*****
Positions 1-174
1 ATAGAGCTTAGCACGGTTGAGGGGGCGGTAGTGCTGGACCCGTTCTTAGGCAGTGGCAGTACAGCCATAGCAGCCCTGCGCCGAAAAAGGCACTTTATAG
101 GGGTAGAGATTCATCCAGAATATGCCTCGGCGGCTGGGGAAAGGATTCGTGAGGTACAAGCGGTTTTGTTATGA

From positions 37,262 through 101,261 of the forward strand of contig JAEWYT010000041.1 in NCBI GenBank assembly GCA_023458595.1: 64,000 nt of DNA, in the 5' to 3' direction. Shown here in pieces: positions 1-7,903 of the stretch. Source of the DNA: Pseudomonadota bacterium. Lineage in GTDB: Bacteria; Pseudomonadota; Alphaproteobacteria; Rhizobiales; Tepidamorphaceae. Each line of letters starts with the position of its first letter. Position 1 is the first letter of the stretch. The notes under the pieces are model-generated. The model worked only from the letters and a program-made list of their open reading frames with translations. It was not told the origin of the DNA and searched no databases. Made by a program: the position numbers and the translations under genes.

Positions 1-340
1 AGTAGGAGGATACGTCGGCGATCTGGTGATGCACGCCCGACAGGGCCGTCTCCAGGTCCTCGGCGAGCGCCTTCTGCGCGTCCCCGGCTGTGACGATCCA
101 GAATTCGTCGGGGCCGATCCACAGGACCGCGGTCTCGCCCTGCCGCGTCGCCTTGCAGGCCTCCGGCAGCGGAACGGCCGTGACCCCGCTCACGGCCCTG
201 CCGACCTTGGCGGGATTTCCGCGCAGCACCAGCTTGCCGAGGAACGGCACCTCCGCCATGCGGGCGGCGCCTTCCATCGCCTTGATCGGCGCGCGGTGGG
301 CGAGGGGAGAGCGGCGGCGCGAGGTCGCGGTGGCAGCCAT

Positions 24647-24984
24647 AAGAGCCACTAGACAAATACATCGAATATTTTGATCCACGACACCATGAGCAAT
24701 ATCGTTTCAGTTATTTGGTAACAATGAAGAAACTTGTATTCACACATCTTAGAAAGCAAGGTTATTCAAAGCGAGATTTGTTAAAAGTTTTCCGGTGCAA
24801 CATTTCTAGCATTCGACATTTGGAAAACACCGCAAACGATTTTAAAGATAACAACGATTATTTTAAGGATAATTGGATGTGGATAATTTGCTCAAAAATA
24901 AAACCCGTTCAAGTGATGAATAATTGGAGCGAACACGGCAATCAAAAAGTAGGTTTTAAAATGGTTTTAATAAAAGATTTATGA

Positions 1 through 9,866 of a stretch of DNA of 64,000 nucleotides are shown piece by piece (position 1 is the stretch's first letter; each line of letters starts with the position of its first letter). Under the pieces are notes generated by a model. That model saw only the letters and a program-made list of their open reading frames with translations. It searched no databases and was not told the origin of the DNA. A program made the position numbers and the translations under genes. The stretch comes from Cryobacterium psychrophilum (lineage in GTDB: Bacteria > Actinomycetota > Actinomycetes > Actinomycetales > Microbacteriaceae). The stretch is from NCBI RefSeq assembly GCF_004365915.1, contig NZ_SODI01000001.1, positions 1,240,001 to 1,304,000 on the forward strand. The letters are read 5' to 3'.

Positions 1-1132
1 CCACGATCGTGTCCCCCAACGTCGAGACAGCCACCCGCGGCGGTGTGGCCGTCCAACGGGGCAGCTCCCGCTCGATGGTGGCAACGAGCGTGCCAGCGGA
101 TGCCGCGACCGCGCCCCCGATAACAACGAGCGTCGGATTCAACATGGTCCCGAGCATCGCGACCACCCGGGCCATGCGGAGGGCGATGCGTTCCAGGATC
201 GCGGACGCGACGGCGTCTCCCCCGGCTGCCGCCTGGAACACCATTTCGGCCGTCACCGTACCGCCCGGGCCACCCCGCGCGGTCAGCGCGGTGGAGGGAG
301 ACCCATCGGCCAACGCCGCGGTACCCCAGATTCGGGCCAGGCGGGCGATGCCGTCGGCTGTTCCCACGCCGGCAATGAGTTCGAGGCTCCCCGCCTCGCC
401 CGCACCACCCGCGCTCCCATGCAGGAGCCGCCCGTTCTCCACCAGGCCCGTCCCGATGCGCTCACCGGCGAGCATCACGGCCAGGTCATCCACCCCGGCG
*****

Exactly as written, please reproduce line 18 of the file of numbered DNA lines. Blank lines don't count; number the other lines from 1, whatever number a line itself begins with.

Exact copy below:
101 TGCCGCGACCGCGCCCCCGATAACAACGAGCGTCGGATTCAACATGGTCCCGAGCATCGCGACCACCCGGGCCATGCGGAGGGCGATGCGTTCCAGGATC